Murillo at the Meadows: A 400th Anniversary Celebration
The Meadows’ extraordinary holdings of Bartolomé Esteban Murillo will be featured in a year-long celebration of the artist’s 400th birthday.
December of 2017 witnesses the 400th birthday of Bartolomé Esteban Murillo (1617–1682), luminary of Golden Age Seville. The Meadows Museum is in possession of five of this star painter’s works, more paintings by him than any other museum in the United States. This exhibition celebrates this painter by exhibiting the extraordinary holdings by Murillo at the Meadows together with paintings by his Sevillian contemporaries, thus resituating the artist within the artistic context with which he remains so intimately associated.
Seventeenth-century Seville was one of the most prominent artistic capitals of early modern Spain, one that nurtured artistic careers as diverse as those of painters Diego Velázquez (1599–1660), Francisco de Zurbarán (1598–1664), and Juan de Valdés Leal (1622–1690), as well as those of polychrome sculptors like Luisa Roldán (1650–1704) and Juan Martínez Montañés (1568–1649). From among these greats, Murillo emerged as the city’s undisputed shining star. At the height of his career, Murillo enjoyed the most prestigious commissions that Seville had to offer, from religious institutions and private citizens alike.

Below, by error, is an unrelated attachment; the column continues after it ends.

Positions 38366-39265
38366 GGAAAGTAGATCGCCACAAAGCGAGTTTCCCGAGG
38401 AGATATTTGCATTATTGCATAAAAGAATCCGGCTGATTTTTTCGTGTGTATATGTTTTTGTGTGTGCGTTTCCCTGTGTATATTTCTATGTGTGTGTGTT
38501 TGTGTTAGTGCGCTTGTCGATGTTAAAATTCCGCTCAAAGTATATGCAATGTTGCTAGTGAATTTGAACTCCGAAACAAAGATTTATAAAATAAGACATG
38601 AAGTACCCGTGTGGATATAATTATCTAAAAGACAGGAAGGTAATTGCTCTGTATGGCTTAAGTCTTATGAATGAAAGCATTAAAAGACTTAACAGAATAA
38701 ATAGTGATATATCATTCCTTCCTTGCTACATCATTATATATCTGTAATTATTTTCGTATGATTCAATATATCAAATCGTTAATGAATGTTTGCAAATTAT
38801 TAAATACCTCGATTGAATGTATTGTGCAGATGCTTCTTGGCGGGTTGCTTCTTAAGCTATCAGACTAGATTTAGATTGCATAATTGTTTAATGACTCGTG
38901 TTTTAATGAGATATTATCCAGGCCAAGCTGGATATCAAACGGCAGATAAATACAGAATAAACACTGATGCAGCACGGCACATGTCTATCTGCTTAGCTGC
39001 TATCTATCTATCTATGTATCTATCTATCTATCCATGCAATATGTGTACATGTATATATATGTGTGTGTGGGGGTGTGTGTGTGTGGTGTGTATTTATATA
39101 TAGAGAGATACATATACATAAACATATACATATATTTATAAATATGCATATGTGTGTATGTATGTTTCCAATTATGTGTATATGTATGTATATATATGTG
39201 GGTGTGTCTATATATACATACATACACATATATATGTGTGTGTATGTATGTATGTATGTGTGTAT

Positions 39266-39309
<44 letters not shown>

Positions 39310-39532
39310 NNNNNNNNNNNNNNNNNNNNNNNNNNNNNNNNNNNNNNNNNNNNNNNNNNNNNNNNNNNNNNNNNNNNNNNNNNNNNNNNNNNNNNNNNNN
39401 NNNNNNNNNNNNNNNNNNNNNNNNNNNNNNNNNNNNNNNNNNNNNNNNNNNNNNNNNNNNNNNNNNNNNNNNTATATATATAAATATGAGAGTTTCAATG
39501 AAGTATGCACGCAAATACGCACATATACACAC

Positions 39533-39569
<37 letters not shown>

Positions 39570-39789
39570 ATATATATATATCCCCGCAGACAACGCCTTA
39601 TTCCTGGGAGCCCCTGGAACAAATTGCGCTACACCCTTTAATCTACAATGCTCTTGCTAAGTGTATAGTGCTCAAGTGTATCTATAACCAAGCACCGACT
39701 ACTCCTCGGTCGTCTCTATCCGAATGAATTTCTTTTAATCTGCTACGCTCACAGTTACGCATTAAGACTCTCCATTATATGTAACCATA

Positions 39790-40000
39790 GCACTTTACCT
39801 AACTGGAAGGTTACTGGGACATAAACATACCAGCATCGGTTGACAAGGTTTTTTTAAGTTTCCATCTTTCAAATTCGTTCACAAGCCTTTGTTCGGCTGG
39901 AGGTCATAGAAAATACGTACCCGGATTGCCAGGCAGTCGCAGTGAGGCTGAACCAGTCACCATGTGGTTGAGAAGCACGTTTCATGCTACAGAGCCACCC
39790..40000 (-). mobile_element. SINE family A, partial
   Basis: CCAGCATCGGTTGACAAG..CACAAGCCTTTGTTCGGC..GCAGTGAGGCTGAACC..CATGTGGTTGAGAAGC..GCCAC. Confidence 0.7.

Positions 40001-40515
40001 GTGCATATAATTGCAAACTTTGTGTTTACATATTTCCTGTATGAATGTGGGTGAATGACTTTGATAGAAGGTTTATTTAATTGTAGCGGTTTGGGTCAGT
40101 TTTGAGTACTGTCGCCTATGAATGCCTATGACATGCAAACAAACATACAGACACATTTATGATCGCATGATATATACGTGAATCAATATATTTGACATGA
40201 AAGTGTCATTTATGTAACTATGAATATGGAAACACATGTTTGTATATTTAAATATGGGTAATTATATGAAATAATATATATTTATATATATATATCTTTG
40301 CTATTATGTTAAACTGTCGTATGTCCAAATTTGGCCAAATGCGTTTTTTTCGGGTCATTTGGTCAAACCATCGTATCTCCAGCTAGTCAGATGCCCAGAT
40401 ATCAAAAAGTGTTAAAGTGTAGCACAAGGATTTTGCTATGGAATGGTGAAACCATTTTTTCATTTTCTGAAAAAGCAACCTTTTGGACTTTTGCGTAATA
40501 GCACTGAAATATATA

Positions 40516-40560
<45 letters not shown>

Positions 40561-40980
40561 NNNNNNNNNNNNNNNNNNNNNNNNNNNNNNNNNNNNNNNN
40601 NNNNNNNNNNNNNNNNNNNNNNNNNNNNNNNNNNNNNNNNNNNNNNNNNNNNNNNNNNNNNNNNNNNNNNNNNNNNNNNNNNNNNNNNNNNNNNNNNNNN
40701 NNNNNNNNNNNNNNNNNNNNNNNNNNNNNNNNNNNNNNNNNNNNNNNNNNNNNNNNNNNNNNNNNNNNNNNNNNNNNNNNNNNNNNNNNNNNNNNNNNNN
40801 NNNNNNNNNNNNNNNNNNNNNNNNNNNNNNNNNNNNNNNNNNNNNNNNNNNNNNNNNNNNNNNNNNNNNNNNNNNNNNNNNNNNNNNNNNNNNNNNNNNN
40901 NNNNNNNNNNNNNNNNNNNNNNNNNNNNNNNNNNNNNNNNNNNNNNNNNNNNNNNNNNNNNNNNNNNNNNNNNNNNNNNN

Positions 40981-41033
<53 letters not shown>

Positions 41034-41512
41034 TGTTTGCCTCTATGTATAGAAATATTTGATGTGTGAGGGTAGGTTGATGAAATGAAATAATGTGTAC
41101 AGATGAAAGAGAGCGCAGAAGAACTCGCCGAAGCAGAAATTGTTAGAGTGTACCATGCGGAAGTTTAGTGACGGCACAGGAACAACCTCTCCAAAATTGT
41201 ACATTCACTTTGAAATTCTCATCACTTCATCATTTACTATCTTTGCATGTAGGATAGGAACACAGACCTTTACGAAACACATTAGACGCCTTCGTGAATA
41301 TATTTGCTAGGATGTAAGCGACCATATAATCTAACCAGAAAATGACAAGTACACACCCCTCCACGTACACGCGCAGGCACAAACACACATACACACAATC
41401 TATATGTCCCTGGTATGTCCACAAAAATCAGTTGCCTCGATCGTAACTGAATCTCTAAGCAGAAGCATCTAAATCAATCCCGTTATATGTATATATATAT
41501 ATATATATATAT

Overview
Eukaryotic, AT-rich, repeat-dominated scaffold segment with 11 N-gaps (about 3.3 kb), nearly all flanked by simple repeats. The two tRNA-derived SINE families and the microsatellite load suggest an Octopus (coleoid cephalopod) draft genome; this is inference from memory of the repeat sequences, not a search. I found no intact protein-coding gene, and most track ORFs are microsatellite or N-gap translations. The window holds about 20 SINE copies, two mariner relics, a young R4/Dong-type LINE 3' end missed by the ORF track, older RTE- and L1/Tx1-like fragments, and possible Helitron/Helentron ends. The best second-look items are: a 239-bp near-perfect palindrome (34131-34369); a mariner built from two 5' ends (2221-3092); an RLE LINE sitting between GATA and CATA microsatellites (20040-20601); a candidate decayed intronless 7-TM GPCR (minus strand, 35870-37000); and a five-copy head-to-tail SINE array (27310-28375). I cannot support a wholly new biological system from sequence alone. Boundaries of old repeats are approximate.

His most successful works were his paintings of religious subjects executed with a gracefulness of expression and a softness of brushstroke that are now the most recognizable hallmarks of the painter’s artistic maturity. The paintings featured in this exhibition, including Murillo’s Immaculate Conception (1655–60), Saint Justa and Saint Rufina (both c. 1665), Christ on the Cross with the Virgin, Mary Magdalene, and Saint John (c. 1670), and Jacob Laying the Peeled Rods before the Flocks of Laban (c. 1665), all exemplify these qualities. Viewers will be able to see these works installed together in a single gallery, surrounded by artworks by the Sevillian masters that Murillo counted among his closest colleagues and most fervent rivals.